A mortgage is a type of loan that is often used to purchase a home or other property. A mortgage allows the lender to take possession of your property if you do not repay the loan on time. The property therefore serves as collateral. Usually, a mortgage is a large loan, and its repayment is made over several years.

When you get a mortgage, you are the mortgagor. The lender is the mortgagee.

According to the Consumer Agency of Canada, if you have a mortgage, you must make regular payments to the lender. Mortgage payments, also known as mortgage payments, pay off the interest on the loan and the principal (the amount of the loan). Municipal and school taxes, insurance and other fees may be included in payments.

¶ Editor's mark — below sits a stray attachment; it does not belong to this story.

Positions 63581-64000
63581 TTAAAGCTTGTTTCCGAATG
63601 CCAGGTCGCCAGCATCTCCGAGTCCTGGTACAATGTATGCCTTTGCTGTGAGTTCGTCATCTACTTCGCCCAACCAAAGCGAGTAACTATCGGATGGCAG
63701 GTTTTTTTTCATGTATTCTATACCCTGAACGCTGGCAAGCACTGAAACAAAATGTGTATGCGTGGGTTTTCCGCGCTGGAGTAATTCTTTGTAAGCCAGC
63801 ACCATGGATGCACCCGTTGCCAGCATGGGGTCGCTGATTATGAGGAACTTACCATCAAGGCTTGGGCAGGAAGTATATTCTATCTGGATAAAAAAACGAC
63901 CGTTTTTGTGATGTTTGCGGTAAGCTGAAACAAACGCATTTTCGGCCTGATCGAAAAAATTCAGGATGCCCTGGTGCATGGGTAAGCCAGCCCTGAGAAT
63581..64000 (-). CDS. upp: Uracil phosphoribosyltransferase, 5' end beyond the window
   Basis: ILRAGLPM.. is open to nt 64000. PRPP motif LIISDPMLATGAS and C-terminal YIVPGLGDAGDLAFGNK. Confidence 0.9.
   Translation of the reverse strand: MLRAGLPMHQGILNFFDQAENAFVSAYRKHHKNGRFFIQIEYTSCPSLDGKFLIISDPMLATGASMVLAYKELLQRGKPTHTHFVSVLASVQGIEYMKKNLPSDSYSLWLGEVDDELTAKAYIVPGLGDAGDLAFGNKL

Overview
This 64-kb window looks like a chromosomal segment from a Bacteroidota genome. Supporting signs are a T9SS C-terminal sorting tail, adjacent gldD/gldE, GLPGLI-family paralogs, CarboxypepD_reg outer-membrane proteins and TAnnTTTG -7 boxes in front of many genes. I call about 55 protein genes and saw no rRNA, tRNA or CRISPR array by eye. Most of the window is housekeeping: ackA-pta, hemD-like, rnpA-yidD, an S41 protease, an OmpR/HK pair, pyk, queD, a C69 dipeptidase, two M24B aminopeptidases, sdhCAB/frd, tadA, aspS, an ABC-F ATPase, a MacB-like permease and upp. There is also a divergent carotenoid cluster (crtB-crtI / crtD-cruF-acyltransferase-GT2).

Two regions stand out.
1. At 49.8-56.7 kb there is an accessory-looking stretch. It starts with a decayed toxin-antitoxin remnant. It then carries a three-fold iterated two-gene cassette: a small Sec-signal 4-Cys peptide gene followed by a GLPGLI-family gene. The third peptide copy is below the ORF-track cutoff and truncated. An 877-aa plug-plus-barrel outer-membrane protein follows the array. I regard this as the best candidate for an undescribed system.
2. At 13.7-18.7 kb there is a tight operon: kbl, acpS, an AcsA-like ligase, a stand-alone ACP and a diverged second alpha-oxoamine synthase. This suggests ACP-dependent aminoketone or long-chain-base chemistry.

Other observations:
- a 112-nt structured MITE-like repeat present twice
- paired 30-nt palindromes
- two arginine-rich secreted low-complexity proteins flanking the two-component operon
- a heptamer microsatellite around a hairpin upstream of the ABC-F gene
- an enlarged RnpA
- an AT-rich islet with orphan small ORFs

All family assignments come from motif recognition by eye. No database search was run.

Your mortgage payments are used to pay interest first, then principal. In some cases they also cover taxes and insurance. When you start paying off a mortgage, only a small amount is applied to the principal. The amount then gradually increases until the loan is fully repaid. The part of your property that is paid for — through the down payment and your mortgage payments — is called your home equity.

Reference: Consumer Agency of Canada 

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